Gift Joseph Okpakorese
One of the major challenges faced by the Nigerian economy in its quest for growth and development is that of poor power supply. There is this notion by a majority of people outside the shores of this country that Nigerians are generally lazy and unproductive.
The opinion that Nigerians are inactive, productive, and carefree in their attitude to life, growth, and development has been vehemently dismissed by well-meaning Nigerians within and outside the country that experience has taught over the years to understand that, Nigerians are the most diligent and creative set of people you can encounter in the globe. The only difficult challenges they are experiencing is lack of enabling environment to explore throw potentials due to lack of provision of basic social amenities
Many business owners are of the same view that their business has gone into extinction as a result of a lack of constant power supply. As it has become obvious that many people can’t cope with the purchase and maintenance of the available alternative which involves the use of solar energy, in Carter’s machines and, plants or generators which also demands frequent purchase of fuel and diesel.
On a larger scale, many industries and foreign investors who could have brought in their businesses to partner with other companies in the country have shied away from it as a result of a lack of a conducive working environment that could promote good business deals and achievement.
In like manner, Investors in the energy sector may be in for an industrial catastrophe, as labour unions in the industry have threatened to combat motions by the firms to fire thousands of their employees.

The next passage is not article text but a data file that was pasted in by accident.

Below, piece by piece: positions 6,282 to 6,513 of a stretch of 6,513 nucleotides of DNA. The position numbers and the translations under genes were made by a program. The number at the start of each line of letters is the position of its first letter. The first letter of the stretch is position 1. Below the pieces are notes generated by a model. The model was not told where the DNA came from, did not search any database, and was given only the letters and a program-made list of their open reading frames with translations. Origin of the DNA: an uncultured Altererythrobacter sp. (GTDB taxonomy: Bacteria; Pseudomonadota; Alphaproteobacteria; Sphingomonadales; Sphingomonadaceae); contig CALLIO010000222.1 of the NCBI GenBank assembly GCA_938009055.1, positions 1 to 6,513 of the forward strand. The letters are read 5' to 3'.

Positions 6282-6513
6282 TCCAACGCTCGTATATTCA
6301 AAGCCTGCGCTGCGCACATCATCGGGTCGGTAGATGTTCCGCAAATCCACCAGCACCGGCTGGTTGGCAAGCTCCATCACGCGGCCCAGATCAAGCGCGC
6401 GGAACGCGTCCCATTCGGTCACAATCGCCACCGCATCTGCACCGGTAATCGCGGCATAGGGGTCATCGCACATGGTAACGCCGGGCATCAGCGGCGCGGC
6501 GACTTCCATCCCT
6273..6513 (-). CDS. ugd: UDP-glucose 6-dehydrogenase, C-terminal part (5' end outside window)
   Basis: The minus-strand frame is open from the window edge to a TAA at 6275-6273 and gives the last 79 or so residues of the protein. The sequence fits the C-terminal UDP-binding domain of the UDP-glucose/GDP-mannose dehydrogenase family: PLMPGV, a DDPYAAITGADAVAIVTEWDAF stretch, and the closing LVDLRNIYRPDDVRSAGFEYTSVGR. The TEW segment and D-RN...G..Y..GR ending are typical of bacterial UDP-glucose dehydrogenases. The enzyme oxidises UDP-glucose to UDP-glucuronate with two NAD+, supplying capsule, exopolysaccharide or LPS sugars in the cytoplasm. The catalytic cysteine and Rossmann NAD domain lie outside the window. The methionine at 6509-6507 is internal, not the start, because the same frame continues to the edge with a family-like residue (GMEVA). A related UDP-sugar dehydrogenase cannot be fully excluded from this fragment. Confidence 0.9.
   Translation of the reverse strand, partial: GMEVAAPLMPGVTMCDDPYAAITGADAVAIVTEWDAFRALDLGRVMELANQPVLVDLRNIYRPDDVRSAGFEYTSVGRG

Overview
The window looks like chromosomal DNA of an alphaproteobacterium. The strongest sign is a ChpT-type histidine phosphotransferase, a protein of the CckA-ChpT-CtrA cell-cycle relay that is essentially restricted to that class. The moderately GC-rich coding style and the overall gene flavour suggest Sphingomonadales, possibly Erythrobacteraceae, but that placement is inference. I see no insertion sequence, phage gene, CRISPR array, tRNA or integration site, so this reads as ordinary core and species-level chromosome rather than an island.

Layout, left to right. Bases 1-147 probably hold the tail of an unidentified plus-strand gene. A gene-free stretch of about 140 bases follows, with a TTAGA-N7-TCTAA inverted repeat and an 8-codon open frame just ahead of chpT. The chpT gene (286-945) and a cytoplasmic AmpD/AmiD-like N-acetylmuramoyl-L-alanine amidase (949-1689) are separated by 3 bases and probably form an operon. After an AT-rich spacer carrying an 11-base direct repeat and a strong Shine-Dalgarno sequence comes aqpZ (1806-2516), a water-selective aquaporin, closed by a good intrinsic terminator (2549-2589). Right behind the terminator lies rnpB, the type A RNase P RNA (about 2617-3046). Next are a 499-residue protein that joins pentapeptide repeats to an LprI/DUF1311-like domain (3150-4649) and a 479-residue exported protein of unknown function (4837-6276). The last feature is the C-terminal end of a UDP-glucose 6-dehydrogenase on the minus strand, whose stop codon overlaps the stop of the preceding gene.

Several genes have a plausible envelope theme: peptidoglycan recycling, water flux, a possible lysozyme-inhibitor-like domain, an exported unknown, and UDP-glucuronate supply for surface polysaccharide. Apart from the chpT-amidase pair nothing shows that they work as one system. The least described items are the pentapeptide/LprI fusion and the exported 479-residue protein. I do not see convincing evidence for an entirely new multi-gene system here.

It is bad enough that the industry has not been leaving up to their requirements and has long lost the trust in the expectations of the masses that they are meant to serve. Therefore any action perpetrated at laying off workers may further compound the already deplorable power crisis in most regions of the nation, as the worker is ready to cut off electrical supply to the south-south and south-west regions by the end of the month.
According to reports by news sources, the unions confirmed that the investors would make matters worse should they go on with their proposal to retire or fire any of its workers who perhaps are already feeling the pressure from customers as the case may be.
Moreover, recall that there was the earlier issue of the termination of the appointments of an estimated number of 47,000 employees when the predecessor companies to the extinct Power Holding Company of Nigeria were handed over to them last November.
Ever since the recent takeover and privatization of the energy sector, the new owners have complained excessively about the unending challenges and crisis bedeviling the company such as inadequate gas supply, poor workforce, manpower, and management, as well as crude and obsolete equipment.
As it stands now, however, it is been reported that thousands of workers in the power sector could lose their jobs, because the six-month contract drawn up in the initial employment given to them by the new investors is set to terminate on April 30, 2014.
Accordingly, it was confirmed that the Federal Government had decreed the retrenchment of about 20,000 PHCN employees in view of the expropriation of the 18 successor companies last year. This was revealed to be in line with the needs of the new investors, who wished the over 50,000 PHCN workforce be lessened prior to the handover before.
Though 47,913 PHCN workers were disengaged following the privatization of the power firms, the new investors were contractually required to retain some workers in order to prevent the system from collapsing.
Many Nigerians are hopeful that this said retrenchment could be discussed with amicable solutions preferred to improve rather than cause more quagmire in the already dilapidating power sector.